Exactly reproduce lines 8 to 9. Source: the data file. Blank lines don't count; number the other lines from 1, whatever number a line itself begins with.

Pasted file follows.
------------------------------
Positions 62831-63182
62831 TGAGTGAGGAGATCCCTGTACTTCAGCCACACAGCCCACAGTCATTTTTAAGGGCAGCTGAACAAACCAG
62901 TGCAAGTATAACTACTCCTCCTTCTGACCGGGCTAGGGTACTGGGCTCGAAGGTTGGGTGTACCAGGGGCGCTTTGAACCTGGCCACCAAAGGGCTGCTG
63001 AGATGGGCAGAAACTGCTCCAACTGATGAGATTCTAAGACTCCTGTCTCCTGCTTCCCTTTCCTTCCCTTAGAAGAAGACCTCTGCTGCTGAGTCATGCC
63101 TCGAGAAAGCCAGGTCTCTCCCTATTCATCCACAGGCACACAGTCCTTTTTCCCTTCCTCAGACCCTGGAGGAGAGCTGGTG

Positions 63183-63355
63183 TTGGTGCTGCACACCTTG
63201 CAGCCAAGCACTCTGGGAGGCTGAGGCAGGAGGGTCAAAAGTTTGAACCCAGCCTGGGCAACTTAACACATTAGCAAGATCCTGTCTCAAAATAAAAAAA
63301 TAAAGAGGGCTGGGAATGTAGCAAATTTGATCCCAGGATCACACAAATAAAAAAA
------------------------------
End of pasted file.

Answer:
63201 CAGCCAAGCACTCTGGGAGGCTGAGGCAGGAGGGTCAAAAGTTTGAACCCAGCCTGGGCAACTTAACACATTAGCAAGATCCTGTCTCAAAATAAAAAAA
63301 TAAAGAGGGCTGGGAATGTAGCAAATTTGATCCCAGGATCACACAAATAAAAAAA